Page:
For Schelling, it is the very fact that man is ‘the being of the Center’ which confers upon him the proper responsibility and humility–it is the ordinary materialist attitude of reducing man to an insignificant species on a small planet in a distant galaxy which effectively involves the subjective attitude of domination over nature and its ruthless exploitation.86

The essence of human spirituality, according to Schelling, is freedom, the decision between good and evil. Humanity’s fall into hubris is caused by the elevation of our animal nature over all other living creatures. The fall is not a fall into animality, but an inversion of the spiritual principle of freedom leading to the elevation of the periphery (our creatureliness) above the Center (our divine likeness). Further discussion of Schelling’s understanding of human freedom will be taken up in a subsequent section.87

Given that Schelling’s insights into the essence of human freedom are genuine, it would appear that more anthrodecentric nihilism can only exacerbate the ecological crisis. We must take responsibility for our knowledge and power. Healing human-earth relations will require that humanity actualize its spiritual potential as the burgeoning wisdom and compassion of cosmogenesis: “Created out of the source of things and the same as it,” writes Schelling in The Ages of the World, “the human soul is conscientious (Mitwissenschaft) of creation.”88

Also among those commentators coming to Schelling in the context of ecological emergency is Arran Gare, who similarly argues that Schelling’s Naturphilosophie provides a way to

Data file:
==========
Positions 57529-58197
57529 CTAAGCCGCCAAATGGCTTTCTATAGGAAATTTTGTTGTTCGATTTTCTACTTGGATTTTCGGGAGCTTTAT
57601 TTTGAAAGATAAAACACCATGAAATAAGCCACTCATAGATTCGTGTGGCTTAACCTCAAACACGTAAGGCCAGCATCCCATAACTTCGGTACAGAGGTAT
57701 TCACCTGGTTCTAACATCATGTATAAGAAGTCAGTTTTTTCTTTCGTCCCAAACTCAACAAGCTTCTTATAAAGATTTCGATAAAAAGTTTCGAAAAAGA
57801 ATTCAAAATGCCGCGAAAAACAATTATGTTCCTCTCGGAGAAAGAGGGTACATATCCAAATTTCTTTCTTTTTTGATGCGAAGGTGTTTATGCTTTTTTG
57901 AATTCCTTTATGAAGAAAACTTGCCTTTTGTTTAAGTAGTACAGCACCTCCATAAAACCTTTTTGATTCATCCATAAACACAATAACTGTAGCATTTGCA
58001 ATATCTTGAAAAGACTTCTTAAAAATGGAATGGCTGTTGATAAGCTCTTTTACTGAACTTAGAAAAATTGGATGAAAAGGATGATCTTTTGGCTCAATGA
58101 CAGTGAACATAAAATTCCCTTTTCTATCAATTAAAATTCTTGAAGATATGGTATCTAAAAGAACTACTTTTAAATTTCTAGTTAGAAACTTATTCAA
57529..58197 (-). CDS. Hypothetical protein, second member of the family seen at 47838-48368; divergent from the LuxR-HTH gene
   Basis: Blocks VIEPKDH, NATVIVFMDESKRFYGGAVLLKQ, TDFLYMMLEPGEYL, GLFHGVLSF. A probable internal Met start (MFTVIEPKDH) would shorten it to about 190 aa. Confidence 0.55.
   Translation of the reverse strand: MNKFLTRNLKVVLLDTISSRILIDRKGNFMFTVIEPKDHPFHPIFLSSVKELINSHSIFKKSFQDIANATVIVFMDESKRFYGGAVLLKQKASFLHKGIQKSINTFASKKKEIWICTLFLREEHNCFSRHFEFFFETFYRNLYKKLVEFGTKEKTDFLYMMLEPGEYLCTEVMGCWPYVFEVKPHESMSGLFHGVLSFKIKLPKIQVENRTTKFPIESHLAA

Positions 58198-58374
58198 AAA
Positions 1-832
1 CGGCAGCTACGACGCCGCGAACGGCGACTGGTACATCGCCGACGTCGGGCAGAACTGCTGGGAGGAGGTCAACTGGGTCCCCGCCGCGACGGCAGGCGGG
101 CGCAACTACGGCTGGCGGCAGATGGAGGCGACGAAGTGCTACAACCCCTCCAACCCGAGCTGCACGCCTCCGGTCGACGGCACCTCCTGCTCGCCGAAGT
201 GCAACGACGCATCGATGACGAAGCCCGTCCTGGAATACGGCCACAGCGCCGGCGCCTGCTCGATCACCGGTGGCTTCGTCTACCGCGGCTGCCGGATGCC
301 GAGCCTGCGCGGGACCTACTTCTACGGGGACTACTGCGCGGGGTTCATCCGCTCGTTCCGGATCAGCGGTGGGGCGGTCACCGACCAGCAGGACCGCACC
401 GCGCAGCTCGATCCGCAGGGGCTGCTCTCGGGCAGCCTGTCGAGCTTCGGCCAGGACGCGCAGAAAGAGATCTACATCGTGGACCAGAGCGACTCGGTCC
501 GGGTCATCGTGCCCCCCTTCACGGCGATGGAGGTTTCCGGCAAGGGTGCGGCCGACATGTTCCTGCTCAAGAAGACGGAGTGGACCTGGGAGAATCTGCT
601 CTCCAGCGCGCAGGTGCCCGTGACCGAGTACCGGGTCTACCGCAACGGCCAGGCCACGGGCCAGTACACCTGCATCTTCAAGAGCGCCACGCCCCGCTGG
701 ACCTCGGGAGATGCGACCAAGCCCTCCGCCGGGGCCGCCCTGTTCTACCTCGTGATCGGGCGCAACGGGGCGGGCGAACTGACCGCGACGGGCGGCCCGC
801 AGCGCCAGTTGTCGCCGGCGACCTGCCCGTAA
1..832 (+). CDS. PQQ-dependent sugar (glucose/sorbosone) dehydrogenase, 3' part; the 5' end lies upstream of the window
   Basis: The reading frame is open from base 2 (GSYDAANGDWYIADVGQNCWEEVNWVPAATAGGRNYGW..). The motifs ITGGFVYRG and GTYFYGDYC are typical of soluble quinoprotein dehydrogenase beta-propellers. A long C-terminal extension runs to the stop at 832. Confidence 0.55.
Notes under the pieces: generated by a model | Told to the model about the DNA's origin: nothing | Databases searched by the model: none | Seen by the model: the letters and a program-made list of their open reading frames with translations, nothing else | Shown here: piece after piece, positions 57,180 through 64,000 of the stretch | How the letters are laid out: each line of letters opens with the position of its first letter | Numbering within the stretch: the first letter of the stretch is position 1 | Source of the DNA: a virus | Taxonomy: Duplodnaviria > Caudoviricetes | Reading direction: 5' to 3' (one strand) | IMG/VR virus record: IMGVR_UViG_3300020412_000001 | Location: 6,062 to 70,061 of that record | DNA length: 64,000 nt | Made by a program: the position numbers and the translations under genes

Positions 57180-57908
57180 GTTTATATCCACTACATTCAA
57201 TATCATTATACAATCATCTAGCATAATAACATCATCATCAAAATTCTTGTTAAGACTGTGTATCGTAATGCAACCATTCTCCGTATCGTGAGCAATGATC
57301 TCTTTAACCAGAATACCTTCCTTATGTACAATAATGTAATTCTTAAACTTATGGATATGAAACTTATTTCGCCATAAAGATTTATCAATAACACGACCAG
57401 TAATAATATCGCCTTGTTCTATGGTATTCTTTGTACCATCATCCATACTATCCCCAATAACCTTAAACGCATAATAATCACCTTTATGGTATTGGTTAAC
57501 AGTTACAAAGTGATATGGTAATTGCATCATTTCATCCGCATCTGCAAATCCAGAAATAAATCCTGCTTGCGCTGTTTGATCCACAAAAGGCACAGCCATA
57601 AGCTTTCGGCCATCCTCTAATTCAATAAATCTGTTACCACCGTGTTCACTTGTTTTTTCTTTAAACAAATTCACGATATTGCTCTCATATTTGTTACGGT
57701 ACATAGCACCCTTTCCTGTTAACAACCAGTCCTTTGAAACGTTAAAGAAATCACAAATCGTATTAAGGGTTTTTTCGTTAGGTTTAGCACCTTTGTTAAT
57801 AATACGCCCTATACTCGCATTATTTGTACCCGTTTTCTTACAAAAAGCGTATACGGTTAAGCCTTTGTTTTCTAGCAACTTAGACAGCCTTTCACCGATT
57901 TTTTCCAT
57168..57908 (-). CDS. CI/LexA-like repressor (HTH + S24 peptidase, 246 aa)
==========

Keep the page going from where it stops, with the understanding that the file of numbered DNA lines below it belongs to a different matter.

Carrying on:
overcome the nihilism of European civilization…a nihilism that is reaching its apogee in the deification of the global market, postmodern fragmentation, and the specter of global ecocide.89

Gare goes on to argue that Schelling should be interpreted, not as an idealist, but as a Naturphilosoph responsible for producing “the first coherent system of process metaphysics.”90 Gare cites the third draft of Schelling’s die Weltalter (1815), where Schelling explicitly condemns idealism not only on philosophical, but on religious and scientific grounds, since it had reduced in turn both God and the natural world to

an image, nay, an image of an image, a nothing of nothing, a shadow of a shadow…[arriving] at the dissolution of everything in itself into thoughts.91

Grant similarly challenges the mistaken assumption, popular since Hegel’s quip regarding “the night in which all cows are black,” that Schelling’s philosophy culminates in undifferentiated identity, arguing instead that he remained primarily a Naturphilosoph attentive to the contingent materiality of the actual world through every phase of his philosophical career.92 Frederick Beiser’s also claims in his German Idealism: The Struggle Against Subjectivism (2002) that Schelling, even in his writings during the so-called Identitätssystem phase, never wavered in his allegiance to Naturephilosophie: